Pennington said he initially did not tell authorities of the drug buy that he had arranged before the attack because he was concerned that would detract from the real reason for the assault: his sexual orientation.
Defense attorneys are scheduled to cross-examine Pennington when the trial resumes Thursday.
 — bestep@herald-leader.com

Read more here: http://www.kentucky.com/2012/10/17/2374726/trial-begins-in-eastern-kentucky.html#storylink=cpy

September 22, 2012

Hundreds of Libyan Demonstrators Go After Militia Responsible for US Embassy Attacks


 


                     
              Members of the Rafallah Sahati Islamic Militia Brigades, argue with a Libyan policemen, second left, regarding a request for the militia to evacuate their base in Benghazi, Libya, Saturday, Sept. 22, 2012. On Friday evening hundreds of protesters angry over last week's killing of the U.S. ambassador to Libya stormed the compound of the Islamic extremist Ansar al-Shariah Brigade militia suspected in the attack, evicting militiamen and setting fire to their building Friday. After taking over the Ansar compound, protesters then drove to attack the Benghazi headquarters of Rafallah Sahati where militiamen opened fire on the protesters, who were largely unarmed, leaving at least 20 wounded and several killed according to hospital sources. (AP Photo/Mohammad Hannon)
   sources. (AP Photo/Mohammad Hannon)
By MAGGIE MICHAEL Associated Press  
     BENGHAZI, Libya — Two Libyan protesters were killed and dozens wounded early Saturday as h undreds of demonstrators attacked militia compounds in a surge of anger at armed groups in Benghazi whose unchecked powers led to last week’s killing of the U.S. ambassador.
                                                                                                                                           
For many Libyans, the Sept. 11 attack on the U.S. Consulate in Benghazi was the last straw in one of the biggest problems Libya has faced since last year’s ouster and death of longtime dictator Moammar Gadhafi: the multiple mini-armies armed with machine guns and rocket-propelled grenades that are stronger than government security forces.
But in an indication of government fears of a sudden security vacuum without the militias it relies on to keep order, officials called on protesters to respect ‘‘legitimate’’ militias.
While the late Friday protests were planned in advance though social networking sites and flyers, the storming of the heavily armed militia headquarters took many by surprise. After breaking off from a huge anti-militia march — the biggest in the eastern city since the fall of Gadhafi’s regime last October — protesters overtook a building used by Islamist militia Ansar al-Sharia, set fire to a vehicle and offices after freeing three detainees held in an underground cell. The group is linked to the killing of U.S. Amb. Chris Stevens.
Protesters on foot and in cars, some carrying guns and others machetes, moved to another heavy armed compound on Benghazi’s outskirts that houses Rafallah Sahati militia.
Panicked, Libyan government officials urged protesters to differentiate between what it called ‘‘legitimate and non-legitimate’’ militias.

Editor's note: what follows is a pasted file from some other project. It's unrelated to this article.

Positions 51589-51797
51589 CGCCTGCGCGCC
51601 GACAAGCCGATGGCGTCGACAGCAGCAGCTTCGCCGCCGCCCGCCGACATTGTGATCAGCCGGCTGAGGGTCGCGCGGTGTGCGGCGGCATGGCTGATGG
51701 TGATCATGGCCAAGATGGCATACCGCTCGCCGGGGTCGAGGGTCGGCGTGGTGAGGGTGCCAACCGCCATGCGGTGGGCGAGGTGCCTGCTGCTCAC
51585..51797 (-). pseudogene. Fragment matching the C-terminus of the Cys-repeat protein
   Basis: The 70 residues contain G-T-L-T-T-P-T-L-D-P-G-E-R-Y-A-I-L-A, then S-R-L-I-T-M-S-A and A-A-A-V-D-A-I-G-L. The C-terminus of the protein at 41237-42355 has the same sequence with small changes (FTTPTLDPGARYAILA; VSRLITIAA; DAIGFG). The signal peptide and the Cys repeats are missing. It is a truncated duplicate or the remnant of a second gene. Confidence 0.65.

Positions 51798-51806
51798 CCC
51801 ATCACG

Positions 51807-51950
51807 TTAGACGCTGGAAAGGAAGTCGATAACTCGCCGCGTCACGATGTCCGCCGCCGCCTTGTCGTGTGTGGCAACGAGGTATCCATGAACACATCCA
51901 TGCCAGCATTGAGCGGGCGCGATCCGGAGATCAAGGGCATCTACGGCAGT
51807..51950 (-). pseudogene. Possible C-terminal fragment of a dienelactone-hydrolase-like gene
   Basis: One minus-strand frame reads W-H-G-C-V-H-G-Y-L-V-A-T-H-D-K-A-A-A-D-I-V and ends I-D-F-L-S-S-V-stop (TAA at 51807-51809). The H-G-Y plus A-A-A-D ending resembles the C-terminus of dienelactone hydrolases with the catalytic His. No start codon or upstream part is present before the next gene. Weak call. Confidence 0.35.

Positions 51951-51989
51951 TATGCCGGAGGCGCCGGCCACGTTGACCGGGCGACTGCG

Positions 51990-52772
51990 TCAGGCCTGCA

The militias, a legacy of the rag-tag popular forces that fought Gadhafi’s regime, tout themselves as protectors of Libya’s revolution, providing security where police cannot. But they now face public criticism and are accused of acting like gangs, detaining and intimidating rivals and carrying out killings.
Libyan military chief of staff Youssef al-Mangoush said three big militias — Rafallah Sahati, Feb. 17 and Libya Shield — are considered ‘‘pro-government’’ and warned protesters against pushing for what he described as ‘‘counter-revolution’’ goals. The government heavily depended on Rafallah Sahati, for example, to secure Benghazi during the country’s first national elections in July in decades. The militia took its name from an Islamist fighter who battled fiercely against Gadhafi’s forces earlier in the revolution.
But most of Libya’s militias still answer to their commanders before the state. Protesters, like those on Friday, want the fighters to be trained outside Benghazi and follow state army orders as individual soldiers and not as part of a militia. Many of the militiamen are unruly and undisciplined civilians who raised arms during the eight-month war.
Mohammed al-Megarif, head of Libya’s General National Congress, ordered protesters to leave alone militias that are ‘‘under state legitimacy, and go home.’’ Nearly seven hours of clashes ended shortly after his demand that was broadcast on local Libyan TV channels.
Standing next to charred cars and several pickup trucks mounted with anti-aircraft guns, weary armed militiamen guarded the entrance of the Rafallah Sahati compound. The compound was once one of Gadhafi’s houses. Some of the men wore military uniforms, while others were dressed in Afghani-style clothes.
‘‘Those you call protesters are looters and thieves,’’ said Nour Eddin al-Haddad, a young armed man with hanging a rifle on his back. ‘‘We fought for the revolution. We are the real revolutionaries. We are part of the army. I have official documents to prove it.’’
However, 22-year-old protester Farag Akwash, who was wounded with a bullet in his arm, described it as ‘‘a Moammar militia.’’
‘‘If you are really an army force, you wouldn’t shoot at the people. You wouldn’t kill people. You protect people,’’ said Akwash whose arm was hidden under a bandage Benghazi Medical Center. ‘‘We don’t want to see militias in the city anymore. We only want to see army and police.’’
Mohammed al-Fakhri, manager of al-Hawari hospital in Benghazi, said two young men died and about 30 were injured in the clashes.
Some media reports put the number of dead to four, but it was not immediately possible to confirm that.